E. Howard & Co., Boston, MA. Model No. 58-8. A weight driven wall clock.

This case is made of oak and retains an older finish. The color is excellent. It is best described as a rich honey color. The zinc dial is original to this clock and features a block signature. The weight driven movement is brass and of very good quality. Maker’s name is die-stamped on the front plate along with the number “5.” This is the same movement used in Howard’s Model Number 5 or banjo clock. The pendulum rod is made of seasoned cherry and has been silvered. The bob is zinc covered in brass for compensation. The bob retains its nickle finish that is decorated with an engine turned design. This is in excellent condition. This clock is weight driven and designed to run for 8 days on a wind. This example was made circa 1890.

The number 58 model is becoming a difficult clock to find today. It was offered in three sizes in the E. Howard catalogs. The smallest measured 3 feet 6 inches long and has a dial that is approximately 8 inches in diameter. The middle size was 4 feet 3 inches long and had a dial that measured 10 inches in diameter. The largest version, has a case that measures 5 feet 4 inches long and a dial that is 12 inches across. The first orders for this model occurred on March 23rd in 1882. Six examples were made for Howard’s Boston office. This indicates that they were sold locally. Three examples were made in oak, three examples were made in walnut wood. Approximately 50 clocks of this model were ordered in its’ first year of production. This model caught on quickly.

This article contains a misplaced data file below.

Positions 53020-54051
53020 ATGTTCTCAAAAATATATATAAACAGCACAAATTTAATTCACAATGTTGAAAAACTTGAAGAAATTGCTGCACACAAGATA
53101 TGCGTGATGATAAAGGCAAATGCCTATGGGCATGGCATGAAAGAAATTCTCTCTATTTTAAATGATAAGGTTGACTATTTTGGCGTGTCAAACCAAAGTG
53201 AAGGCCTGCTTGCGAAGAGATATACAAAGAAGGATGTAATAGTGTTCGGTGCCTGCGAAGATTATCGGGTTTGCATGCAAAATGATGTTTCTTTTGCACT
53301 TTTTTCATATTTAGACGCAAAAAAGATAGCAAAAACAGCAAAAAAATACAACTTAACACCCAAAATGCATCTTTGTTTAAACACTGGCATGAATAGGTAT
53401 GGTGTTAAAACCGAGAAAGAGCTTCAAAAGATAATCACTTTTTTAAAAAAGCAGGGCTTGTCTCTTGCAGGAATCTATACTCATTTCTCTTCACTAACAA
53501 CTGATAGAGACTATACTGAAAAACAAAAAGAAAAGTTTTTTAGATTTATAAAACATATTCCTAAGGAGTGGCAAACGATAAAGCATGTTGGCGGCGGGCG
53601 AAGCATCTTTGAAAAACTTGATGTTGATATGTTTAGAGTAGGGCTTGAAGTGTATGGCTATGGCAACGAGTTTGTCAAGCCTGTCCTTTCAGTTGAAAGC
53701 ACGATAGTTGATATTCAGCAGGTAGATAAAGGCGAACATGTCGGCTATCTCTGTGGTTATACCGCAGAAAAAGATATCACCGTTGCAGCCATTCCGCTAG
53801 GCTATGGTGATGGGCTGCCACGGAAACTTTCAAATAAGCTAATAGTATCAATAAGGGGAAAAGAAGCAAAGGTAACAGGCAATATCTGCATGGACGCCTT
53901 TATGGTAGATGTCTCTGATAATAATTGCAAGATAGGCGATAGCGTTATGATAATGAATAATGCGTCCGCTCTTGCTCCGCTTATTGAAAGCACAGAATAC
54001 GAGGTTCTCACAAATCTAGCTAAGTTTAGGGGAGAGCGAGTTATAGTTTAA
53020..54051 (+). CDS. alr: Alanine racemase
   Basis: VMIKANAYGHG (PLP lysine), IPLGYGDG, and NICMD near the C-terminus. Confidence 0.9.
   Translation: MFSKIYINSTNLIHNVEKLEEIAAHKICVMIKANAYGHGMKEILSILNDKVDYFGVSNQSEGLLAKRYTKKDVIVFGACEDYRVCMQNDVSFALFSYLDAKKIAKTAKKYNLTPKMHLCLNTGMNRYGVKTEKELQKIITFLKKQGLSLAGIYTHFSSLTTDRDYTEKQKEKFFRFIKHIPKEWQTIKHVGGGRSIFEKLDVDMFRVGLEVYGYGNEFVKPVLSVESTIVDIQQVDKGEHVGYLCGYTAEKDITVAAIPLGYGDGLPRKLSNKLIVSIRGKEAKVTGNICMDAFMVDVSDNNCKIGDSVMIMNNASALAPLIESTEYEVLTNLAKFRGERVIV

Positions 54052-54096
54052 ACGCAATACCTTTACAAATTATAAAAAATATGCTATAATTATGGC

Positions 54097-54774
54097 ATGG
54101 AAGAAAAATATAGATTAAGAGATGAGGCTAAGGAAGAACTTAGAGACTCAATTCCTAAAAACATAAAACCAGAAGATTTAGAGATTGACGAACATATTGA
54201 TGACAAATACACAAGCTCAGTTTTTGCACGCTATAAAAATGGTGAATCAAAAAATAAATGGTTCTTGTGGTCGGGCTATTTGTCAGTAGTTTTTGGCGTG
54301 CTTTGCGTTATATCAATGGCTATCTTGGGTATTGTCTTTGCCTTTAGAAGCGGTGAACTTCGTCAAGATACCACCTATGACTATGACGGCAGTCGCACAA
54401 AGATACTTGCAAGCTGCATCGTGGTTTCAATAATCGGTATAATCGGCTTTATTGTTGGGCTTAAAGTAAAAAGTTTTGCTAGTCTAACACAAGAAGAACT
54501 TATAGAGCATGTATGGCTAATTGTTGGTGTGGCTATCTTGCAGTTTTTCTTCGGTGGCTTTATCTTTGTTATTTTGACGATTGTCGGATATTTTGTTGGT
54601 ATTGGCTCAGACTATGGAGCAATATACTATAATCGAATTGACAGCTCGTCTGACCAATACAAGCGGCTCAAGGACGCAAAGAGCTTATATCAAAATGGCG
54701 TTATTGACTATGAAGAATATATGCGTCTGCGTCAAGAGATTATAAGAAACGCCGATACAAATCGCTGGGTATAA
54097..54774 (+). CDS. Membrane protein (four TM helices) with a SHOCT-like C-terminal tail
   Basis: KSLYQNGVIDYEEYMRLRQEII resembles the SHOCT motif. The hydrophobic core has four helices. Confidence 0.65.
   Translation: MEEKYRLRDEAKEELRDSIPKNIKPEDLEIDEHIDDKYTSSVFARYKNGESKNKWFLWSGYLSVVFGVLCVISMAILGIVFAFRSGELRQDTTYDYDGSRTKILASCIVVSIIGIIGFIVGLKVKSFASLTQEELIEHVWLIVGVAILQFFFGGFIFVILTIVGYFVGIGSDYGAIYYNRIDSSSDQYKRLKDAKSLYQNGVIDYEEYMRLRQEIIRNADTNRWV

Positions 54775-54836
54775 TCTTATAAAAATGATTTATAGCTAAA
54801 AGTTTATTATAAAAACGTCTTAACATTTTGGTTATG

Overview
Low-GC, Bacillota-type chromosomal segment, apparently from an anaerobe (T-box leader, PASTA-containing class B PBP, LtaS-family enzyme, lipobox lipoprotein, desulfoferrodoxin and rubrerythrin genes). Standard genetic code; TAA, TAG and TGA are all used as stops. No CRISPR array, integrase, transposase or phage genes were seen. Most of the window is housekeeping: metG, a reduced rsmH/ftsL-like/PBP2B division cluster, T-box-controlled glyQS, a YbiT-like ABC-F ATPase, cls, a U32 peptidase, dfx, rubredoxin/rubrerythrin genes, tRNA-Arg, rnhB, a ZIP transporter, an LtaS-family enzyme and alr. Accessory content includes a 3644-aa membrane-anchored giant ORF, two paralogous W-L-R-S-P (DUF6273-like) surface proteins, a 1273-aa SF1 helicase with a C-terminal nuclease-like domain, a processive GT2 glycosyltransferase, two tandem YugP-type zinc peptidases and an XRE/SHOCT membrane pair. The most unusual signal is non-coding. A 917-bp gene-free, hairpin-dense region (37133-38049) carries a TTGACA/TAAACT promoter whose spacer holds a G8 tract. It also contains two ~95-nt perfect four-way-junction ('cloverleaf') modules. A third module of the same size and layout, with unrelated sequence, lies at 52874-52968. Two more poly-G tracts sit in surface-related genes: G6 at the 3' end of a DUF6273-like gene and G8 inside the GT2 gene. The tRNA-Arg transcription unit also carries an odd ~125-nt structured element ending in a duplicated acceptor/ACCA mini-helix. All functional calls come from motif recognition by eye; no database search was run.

About Edward Howard of Boston, Massachusetts.

The E. Howard Clock Company has an outstanding reputation for making high quality weight driven wall timepieces, standing regulators, public clocks and electro-mechanical master and watchman clocks.

The E. Howard & Company succeeded the Howard & Davis firm in 1857. The Howard and Davis firm was comprised of Edward Howard and David P. Davis and was established in 1842. Both men served their apprenticeship with Aaron Willard Jr of Boston. This firm was involved in watch and clock manufacturing since 1842. This firm also made high grade clocks, precision balances, sewing machines and fire engines. After the dissolution of Howard and Davis, Edward Howard went on to become Boston’s leading manufacture of weight driven clocks. This included residential clocks, commercial clocks and tower clocks. They also sold a large number of watchman and salve clock systems. These sold well in the late 1800’s.

It has been said that the E. Howard Clock company never made an inexpensive clock and that everything they made was of very good quality. As a result, Howard clocks have become very collectible and are prized by their owners. Today, the E. Howard clock name enjoys outstanding name recognition.

For a more in depth reading of E. Howard and his various businesses, please read Paul Foley’s book, Willard’s Patent Time Pieces.

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